fr. c.
Brought forward 1177 45 May 28th–Notice of summary proceedings in the Civil Court at the instance
of Metivier, represented by
counsel . . . . . . . . . . . . . . . . . . 6 50 June 2nd–Judgment, after hearing both
parties, condemning Lucien for expenses of protest and return;
the plaintiff to bear costs
of proceedings in the
Commercial Court. . . . . . . . . . . . . . 150 — ” 6th–Notification of judgment. . . . . . . . . . 10 —

” 15th–Warrant of execution. . . . . . . . . . . . 5 50 ” 19th–Inventory and appraisement preparatory to execution; interpleader summons by the Demoiselle Coralie, claiming goods and chattels taken in execution; demand for immediate special inquiry before further proceedings be taken . . . . . . . 20 — ” ” –Judge’s order referring matter to registrar for immediate special inquiry. . 40 — ” ” –Judgment in favor of the said
Mademoiselle Coralie . . . . . . . . . . . 250 — ” 20th–Appeal by Metivier . . . . . . . . . . . . 17 — ” 30th–Confirmation of judgment . . . . . . . . . 250 — ____ ____
Total . . . . . . . . . . . . . . . . 1926 45 __________

Bill matured May 31st, with expenses of fr. c. protest and return. . . . . . . . . . . . . . . . 1037 45 Serving notice of protest. . . . . . . . . . . . . . 8 75 ____ ____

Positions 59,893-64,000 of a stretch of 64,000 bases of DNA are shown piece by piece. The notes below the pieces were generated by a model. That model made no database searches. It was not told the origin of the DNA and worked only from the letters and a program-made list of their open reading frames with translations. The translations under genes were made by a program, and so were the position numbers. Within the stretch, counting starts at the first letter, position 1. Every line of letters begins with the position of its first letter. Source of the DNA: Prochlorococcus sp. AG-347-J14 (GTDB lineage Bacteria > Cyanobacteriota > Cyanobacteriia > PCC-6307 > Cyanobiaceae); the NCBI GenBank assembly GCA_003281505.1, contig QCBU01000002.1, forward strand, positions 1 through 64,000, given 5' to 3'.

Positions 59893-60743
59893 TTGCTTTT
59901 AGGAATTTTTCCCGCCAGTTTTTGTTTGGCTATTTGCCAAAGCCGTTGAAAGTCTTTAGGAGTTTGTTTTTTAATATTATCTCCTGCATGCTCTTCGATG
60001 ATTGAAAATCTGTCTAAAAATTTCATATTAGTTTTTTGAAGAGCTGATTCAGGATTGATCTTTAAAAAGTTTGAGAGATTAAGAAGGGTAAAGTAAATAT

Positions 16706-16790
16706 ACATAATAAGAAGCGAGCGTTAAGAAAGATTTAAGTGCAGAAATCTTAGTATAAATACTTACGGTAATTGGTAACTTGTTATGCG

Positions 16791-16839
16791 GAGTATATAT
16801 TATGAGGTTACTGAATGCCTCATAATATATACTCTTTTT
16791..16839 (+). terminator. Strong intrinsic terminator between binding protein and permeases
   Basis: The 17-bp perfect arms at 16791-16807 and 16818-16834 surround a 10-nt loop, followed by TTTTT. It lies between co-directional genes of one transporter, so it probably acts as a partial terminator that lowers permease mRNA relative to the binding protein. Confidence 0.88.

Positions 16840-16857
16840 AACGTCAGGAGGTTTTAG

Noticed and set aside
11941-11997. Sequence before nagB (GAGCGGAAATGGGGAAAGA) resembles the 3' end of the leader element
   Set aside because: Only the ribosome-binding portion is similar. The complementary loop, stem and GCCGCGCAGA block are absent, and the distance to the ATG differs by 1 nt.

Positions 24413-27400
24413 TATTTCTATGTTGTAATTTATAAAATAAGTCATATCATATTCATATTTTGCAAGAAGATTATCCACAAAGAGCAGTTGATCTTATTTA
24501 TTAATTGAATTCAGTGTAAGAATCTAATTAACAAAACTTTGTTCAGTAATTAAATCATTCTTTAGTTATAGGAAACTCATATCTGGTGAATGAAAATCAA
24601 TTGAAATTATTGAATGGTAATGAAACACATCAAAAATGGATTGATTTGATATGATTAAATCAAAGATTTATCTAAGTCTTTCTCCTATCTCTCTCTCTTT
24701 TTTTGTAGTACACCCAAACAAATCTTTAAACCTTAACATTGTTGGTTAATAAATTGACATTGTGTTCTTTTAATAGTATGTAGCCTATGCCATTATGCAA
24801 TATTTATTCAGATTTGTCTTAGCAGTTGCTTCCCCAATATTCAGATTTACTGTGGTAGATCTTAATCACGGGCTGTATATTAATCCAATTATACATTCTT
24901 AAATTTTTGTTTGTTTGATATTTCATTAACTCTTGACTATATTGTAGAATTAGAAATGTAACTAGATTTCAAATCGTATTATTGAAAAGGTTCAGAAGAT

Total . . . . . . . . . . . . . . . . 1046 20

Bill matured June 30th, with expenses of protest and return. . . . . . . . . . . . . . . 1037 45 Serving notice of protest. . . . . . . . . . . . . . 8 75 ____ ____
Total . . . . . . . . . . . . . . . . 1046 20 __________

This document was accompanied by a letter from Metivier, instructing Maitre Cachan, notary of Angouleme, to prosecute David Sechard with the utmost rigor of the law. Wherefore Maitre Victor-Ange-Hermenegilde Doublon summoned David Sechard before the Tribunal of Commerce in Angouleme for the sum-total of four thousand and eighteen francs eighty-five centimes, the amount of the three bills and expenses already incurred. On the morning of the very day when Doublon served the writ upon Eve, requiring her to pay a sum so enormous in her eyes, there came a letter like a thunderbolt from Metivier:–

_To Monsieur Sechard, Junior, Printer, Angouleme._

“SIR,–Your brother-in-law, M. Chardon, is so shamelessly dishonest, that he declares his furniture to be the property of an actress with whom he is living. You ought to have informed me candidly of these circumstances, and not have allowed me to go to useless expense over law proceedings. I have received no answer to my letter of the 10th of May last. You must not, therefore, take it amiss if I ask for immediate repayment of the three bills and the expenses to which I have been put.–Yours, etc., “METIVIER.”

Eve had heard nothing during these months, and supposed, in her ignorance of commercial law, that her brother had made reparation for his sins by meeting the forged bills.